Edinburgh Legionella Outbreak Kills A Man Leaving up to 80 Ill

Edinburgh Legionella Outbreak Kills A Man Leaving 80 Ill Or Suspected To Be Affected

A man in his 50s has been killed by a Legionella outbreak in Edinburgh.  The man, Robert Air worked on a local construction site.  At least 80 are confirmed or suspected to be affected by the bug.

Health service officers are doing their utmost to pinpoint exactly where the victims had contracted Legionnaires’ disease as the location is not yet confirmed.  The bacterium responsible are thought to have been spread from industrial water cooling towers in the south-west of the city (as most of those affected have come from that area) though until more tests have been completed, another source could not be ruled out.

16 water cooling towers at 4 facilities have been subject to legionella control measures since the outbreak in order to try to prevent further contamination.  Cooling towers at a local distillery have been closed as they are alleged to be at the centre of the outbreak.  A notice to improve legionella control measures at the facility has been served.  Water samples have been taken from each location.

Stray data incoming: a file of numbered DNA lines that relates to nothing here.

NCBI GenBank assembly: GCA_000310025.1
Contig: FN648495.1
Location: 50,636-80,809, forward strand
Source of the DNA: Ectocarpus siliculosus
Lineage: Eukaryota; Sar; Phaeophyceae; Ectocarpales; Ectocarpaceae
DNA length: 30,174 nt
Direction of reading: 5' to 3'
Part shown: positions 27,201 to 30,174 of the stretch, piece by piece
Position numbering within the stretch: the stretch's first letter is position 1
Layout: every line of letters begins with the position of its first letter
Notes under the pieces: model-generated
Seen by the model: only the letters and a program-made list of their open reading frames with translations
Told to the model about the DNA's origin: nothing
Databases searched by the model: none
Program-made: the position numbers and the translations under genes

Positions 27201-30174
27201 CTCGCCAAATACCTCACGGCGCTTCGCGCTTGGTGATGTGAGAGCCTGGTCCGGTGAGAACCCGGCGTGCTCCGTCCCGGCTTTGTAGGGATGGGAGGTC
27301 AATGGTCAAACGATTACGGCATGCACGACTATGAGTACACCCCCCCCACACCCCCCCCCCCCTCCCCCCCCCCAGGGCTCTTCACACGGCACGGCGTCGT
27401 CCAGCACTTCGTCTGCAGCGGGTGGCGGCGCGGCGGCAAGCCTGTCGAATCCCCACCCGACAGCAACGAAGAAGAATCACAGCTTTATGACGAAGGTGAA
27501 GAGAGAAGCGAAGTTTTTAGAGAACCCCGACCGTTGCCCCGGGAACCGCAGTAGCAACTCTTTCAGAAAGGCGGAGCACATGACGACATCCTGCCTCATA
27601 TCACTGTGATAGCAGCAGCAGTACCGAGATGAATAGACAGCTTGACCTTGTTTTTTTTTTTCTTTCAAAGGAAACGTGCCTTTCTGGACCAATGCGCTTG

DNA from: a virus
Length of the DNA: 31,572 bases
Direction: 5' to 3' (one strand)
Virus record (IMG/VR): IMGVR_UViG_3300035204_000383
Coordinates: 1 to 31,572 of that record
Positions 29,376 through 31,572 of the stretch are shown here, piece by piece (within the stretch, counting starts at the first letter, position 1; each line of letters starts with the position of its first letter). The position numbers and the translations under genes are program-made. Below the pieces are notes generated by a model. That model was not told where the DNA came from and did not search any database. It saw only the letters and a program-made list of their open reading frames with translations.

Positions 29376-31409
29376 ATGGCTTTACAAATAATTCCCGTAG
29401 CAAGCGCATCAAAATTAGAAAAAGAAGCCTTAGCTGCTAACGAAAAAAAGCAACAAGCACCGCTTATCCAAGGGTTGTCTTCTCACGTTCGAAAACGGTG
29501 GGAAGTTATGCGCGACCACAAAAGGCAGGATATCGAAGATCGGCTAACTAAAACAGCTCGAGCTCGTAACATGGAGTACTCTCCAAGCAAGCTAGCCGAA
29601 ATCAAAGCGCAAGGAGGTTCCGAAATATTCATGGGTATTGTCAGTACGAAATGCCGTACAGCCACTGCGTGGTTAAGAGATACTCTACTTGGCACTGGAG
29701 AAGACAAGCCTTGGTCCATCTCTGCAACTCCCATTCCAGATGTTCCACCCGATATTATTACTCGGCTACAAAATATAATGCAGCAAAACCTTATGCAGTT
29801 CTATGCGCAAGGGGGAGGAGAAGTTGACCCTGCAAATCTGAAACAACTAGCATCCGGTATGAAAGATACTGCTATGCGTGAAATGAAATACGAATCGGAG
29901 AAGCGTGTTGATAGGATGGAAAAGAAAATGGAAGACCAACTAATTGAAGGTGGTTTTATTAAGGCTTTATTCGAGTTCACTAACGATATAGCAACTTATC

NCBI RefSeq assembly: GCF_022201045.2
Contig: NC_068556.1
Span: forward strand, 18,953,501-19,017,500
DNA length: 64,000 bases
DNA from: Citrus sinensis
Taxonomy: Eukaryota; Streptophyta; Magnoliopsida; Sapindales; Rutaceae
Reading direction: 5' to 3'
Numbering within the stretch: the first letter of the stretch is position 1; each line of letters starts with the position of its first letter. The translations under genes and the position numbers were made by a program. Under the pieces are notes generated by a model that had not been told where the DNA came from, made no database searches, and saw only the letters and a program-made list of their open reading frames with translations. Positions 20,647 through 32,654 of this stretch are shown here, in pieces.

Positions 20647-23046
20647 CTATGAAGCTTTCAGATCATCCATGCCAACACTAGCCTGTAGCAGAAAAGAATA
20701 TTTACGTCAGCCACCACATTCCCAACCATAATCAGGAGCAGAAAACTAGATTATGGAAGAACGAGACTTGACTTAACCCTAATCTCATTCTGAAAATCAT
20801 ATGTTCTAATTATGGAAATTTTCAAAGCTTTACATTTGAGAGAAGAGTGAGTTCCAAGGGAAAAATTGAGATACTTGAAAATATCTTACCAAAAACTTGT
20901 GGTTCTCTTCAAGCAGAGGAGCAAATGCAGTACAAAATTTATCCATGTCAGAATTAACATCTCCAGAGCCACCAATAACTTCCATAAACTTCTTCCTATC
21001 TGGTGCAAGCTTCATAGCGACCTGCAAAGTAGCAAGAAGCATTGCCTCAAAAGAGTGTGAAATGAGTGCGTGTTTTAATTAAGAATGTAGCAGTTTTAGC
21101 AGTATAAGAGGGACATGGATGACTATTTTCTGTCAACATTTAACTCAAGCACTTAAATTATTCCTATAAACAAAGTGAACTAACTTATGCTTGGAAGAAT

Dr Duncan McCormick publicly offered his condolences to the victim’s family.  In his capacity as NHS Lothian’s consultant in public health medicine / chair of the incident management team issued the following statement:

“Investigations into the possible source of this outbreak are on-going. I would like to reassure the public that household water supplies are safe and that Legionnaires’ disease cannot be contracted by drinking water. Older people, particularly men, heavy smokers and those with other health conditions are at greater risk of contracting the disease. I would urge anyone who develops symptoms of Legionnaires’ disease to contact NHS 24 or their GP.”

Such symptoms as confusion, headaches accompanied by a fever, muscular discomfort, coughing and often nausea/vomiting and diarrhoea should be taken seriously and reported to the local Accident and Emergency ward or GP as soon as possible.  While the condition is non-communicable, symptoms may rapidly worsen and can – as has unfortunately been the case on this occasion – lead to fatalities.

According to hospital sources, 16 cases are being treated in the community.

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